Most of us can’t avoid meetings at work, but we can take steps to eliminate the needless ones and make the remaining more efficient. The key to making meetings productive rather than destructive is design thinking, according to Maya Bernstein and Rae Ringel, consultants working at the Georgetown University Institute for Transformational Leadership.
“People who have applied this design process to their meetings tell us that it has radically affected both the efficacy of those gatherings, and the attitude people in their organizations have about them,” write Bernstein and Ringel in their Harvard Business Review article.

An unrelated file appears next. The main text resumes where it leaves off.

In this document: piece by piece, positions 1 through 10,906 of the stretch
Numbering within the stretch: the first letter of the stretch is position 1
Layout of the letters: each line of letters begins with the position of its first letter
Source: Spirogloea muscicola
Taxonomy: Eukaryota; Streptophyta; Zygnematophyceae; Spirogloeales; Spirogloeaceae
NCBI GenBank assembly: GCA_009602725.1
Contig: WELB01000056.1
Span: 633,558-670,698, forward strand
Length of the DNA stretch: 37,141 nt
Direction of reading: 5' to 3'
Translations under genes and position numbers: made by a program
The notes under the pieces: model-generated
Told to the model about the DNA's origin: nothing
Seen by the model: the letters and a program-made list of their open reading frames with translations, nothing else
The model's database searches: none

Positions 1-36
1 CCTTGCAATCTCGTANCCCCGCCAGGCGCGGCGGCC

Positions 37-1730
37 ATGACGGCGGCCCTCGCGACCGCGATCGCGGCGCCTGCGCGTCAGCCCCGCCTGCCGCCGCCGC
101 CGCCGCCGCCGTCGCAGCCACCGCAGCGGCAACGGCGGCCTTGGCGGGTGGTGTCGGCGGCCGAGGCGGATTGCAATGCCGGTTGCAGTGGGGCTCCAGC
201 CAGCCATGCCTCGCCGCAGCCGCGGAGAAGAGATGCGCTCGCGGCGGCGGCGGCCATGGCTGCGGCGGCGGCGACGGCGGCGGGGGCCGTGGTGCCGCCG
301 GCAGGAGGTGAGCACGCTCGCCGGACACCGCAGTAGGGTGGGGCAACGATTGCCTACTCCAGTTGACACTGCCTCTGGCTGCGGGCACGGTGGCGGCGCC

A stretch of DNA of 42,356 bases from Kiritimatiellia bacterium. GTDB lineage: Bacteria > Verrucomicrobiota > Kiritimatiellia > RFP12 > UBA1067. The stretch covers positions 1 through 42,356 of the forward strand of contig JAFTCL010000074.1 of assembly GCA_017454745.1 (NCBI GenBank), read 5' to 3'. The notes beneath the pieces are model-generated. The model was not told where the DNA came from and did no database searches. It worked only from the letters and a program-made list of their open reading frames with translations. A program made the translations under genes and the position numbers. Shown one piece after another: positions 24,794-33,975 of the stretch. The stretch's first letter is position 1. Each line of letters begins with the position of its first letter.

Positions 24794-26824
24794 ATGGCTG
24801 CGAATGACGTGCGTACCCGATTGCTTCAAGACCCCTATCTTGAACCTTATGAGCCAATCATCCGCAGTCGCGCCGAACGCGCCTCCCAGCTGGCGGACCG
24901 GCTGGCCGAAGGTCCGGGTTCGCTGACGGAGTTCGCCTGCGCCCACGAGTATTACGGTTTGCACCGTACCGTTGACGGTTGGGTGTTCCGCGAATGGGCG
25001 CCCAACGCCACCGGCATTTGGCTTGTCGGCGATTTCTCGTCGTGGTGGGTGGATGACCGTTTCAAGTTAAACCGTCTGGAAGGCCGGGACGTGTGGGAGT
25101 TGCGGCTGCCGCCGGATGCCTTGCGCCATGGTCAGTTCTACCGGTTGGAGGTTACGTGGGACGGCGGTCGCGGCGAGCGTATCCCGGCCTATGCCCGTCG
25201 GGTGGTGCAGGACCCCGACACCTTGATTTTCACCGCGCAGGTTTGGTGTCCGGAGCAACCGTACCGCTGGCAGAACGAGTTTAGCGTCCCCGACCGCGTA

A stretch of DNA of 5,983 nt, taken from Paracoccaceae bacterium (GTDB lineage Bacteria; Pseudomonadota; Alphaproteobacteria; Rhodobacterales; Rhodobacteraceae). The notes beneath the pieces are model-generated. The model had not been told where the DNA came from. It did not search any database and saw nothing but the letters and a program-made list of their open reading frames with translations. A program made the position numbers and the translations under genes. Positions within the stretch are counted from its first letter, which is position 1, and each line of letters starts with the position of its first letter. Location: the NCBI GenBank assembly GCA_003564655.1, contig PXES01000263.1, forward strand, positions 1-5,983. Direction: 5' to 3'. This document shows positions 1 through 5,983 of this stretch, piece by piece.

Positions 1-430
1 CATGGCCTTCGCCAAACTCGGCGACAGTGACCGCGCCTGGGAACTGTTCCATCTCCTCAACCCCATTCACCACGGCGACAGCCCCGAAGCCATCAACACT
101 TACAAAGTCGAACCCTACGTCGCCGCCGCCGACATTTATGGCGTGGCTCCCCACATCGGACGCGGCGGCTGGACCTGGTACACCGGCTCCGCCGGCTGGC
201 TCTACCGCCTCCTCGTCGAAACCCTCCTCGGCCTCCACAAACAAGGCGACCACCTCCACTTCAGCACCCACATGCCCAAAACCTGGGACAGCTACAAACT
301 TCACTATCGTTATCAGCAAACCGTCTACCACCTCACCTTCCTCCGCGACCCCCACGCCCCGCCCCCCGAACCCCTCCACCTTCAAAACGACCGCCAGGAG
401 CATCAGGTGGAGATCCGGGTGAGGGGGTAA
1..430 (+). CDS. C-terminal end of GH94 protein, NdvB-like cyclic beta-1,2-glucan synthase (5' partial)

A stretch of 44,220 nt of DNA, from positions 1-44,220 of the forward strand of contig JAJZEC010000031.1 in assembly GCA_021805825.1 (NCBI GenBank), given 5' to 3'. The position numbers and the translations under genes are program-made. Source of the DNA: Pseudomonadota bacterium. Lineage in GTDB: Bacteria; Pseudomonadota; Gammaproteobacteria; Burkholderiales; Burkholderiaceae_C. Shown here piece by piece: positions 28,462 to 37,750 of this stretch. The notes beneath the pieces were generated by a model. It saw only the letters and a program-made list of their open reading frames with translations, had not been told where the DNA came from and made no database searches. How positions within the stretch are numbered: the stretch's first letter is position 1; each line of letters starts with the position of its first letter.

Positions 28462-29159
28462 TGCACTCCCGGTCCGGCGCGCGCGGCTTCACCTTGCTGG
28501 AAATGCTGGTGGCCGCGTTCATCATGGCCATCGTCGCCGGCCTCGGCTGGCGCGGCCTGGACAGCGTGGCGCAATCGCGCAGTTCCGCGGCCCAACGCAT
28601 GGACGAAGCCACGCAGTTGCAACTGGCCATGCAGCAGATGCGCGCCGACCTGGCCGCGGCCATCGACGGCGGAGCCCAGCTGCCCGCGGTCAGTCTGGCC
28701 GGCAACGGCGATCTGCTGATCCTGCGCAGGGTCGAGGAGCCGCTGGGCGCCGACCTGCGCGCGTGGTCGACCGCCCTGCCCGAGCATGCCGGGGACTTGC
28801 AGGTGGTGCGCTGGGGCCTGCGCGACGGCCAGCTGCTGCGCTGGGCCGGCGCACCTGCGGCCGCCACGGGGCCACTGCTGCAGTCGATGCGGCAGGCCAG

Making this work involves four key steps: developing empathy for the people the meeting will impact, setting a frame for the meeting’s purpose and outcomes, thoughtfully designing the agenda, and test-driving the meeting with users. While these steps may seem onerous for every meeting, Bernstein and Ringel argue that the small investment in upfront planning is a significant time saver overall – and it gets easier every time.
Read this article for their tips.
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